Bringing up the back five were godly grosser Heaven Is For Real ($4.4m, $82.2m), parrot sequel Rio 2 ($3.8m, $118m, $438m), Marvel's current barnstormer Captain America: The Winter Soldier ($3.8m, $251m and crossing the $700m worldwide mark with $703.4m), animated turkey Legends Of Oz: Dorothy's Return ($2m,$6.6m) and Christian comedy Moms' Night Out ($1.9m, $7.3m).

Godzilla's muscle will truly be tested next weekend, with Fox's mutant-crammed brain twisting bringing together of cast young and old for X-Men: Days Of Future Past, which is expected to bring the biggest gross of the year so of around $125m. The big lizard also has deal with the lesser threat of the reunion of Adam Sandler and Drew Barrymore in Blended.

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London's moral compass put to test

Posted by Stuart OConnor | Thu, 15/05/2014 - 22:20

The moral compass of the British public was put to the test this week, with a hidden camera experiment, aiming to determine whether or not the average Londoner would pocket £1,000 found on the streets of the city.

To mark the release of The Wolf of Wall Street on Blu-ray and DVD from May 19, which sees broker Jordan Belfort resort to underhand tactics to become rich beyond his wildest dreams, a series of hidden cameras were set up on the back streets of East London, where a tempting wad of £20 notes laid in wait, ready to test the moral compass of the city.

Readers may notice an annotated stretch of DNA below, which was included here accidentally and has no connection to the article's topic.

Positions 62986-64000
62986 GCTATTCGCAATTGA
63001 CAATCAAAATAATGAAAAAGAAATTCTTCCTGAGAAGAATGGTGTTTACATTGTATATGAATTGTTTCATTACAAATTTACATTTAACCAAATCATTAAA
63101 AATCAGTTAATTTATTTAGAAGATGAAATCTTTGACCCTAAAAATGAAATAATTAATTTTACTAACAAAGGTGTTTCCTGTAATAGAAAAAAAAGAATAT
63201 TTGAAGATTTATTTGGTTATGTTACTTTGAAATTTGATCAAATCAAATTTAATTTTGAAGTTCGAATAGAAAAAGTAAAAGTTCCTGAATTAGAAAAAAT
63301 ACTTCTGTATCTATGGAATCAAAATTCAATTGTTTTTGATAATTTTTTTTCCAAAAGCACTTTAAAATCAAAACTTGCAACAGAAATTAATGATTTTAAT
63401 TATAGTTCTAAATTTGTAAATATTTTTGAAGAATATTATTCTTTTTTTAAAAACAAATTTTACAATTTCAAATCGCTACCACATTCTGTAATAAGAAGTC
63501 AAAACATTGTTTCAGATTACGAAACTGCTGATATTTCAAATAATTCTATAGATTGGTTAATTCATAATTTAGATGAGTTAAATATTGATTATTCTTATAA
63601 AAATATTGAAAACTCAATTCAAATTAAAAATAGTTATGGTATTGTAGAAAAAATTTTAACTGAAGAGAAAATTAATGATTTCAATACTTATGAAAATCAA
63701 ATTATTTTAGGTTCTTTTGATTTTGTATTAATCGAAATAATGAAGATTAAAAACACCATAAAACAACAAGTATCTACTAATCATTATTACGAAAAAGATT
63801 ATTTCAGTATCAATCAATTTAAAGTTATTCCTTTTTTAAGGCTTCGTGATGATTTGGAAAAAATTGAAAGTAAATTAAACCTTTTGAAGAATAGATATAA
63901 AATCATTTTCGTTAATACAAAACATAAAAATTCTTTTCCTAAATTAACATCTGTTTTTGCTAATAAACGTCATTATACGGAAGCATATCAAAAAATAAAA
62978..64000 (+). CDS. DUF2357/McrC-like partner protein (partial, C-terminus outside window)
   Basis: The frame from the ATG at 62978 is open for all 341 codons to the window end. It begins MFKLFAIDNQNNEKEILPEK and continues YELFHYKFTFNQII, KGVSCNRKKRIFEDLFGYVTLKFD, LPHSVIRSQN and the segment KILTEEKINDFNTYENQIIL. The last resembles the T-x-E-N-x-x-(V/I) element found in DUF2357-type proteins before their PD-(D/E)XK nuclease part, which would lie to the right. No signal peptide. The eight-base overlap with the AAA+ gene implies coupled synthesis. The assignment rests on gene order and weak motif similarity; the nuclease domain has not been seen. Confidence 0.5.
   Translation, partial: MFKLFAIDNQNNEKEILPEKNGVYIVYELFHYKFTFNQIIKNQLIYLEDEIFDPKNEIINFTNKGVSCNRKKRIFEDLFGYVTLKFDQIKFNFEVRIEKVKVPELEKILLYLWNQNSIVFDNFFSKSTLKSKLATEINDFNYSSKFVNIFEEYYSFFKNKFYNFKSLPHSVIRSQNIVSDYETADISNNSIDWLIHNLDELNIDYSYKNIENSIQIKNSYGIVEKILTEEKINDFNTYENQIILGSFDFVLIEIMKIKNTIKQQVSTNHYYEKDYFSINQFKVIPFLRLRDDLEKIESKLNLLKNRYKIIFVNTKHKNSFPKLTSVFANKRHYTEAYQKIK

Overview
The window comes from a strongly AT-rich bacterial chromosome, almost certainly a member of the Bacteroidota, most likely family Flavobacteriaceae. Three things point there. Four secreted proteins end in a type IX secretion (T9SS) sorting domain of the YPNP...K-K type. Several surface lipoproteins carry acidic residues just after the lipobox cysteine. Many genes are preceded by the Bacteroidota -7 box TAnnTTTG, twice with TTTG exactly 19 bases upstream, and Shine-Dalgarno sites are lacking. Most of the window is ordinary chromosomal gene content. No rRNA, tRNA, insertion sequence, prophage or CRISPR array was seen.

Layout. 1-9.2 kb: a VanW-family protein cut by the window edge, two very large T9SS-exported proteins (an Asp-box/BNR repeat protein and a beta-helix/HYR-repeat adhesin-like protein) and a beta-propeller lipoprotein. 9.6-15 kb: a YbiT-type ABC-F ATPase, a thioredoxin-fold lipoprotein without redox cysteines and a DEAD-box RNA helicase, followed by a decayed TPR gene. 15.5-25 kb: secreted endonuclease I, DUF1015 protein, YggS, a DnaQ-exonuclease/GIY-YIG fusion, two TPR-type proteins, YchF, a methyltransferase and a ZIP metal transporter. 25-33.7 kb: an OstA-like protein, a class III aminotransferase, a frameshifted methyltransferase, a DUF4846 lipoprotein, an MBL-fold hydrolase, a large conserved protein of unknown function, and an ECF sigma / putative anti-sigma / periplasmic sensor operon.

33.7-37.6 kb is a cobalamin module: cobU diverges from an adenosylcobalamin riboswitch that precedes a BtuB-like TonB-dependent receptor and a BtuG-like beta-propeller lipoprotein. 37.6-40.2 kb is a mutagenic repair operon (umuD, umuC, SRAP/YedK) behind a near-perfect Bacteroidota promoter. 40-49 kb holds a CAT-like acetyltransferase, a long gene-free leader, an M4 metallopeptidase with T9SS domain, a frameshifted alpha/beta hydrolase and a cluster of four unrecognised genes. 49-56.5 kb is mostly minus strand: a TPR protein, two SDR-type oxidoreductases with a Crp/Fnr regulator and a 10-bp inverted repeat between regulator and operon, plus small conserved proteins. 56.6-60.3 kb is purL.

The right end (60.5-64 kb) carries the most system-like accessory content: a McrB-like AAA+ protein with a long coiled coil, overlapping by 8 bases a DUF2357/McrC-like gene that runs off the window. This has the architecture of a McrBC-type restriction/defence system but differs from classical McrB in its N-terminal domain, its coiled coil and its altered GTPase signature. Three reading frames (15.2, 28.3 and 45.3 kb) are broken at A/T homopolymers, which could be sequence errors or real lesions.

The experiment began when the first passer-by Sam Elobeid, 23 from Whitechapel, walked straight into the trap. Following a few brisk glances over the shoulder and a slight bend of the knee, he swooped in for the money. Little did the he realise that, ready and waiting behind a street corner, stood a half-naked marching band accompanied by stunning majorette girls, inspired by Jordan Belfort’s own Stratton Oakmont office party entertainment. On the money-grabbing cue, the band marched from their hiding place and surprised the unsuspecting target with the loud and outrageous sights and sounds of a The Wolf of Wall Street office party.

Elobeid said, "I was walking to work and I saw £1,000 bundle of cash just sitting there. I just stared and thought ‘wow’, I could pick it up and maybe call someone to hand it in.  Then this band came and surprised me, they’re a little underdressed maybe… truly a shock!”

Throughout the day, over two hundred Londoners, from all walks of life including an old lady, groups of city workers and local builders passed the surveillance spot. A whopping 75% swooped in for the cash and the money was stashed in pockets, bags and even a pram. Some brave passers-by begun to simply stroll off with the money in hand, but no-one escaped unnoticed. Each and every one was greeted by a loud, brash procession of the half-dressed marching brass band and gorgeous baton-twirling ladies. What followed was a series of shocked, awestruck and somewhat embarrassed reactions, all of which were caught on camera.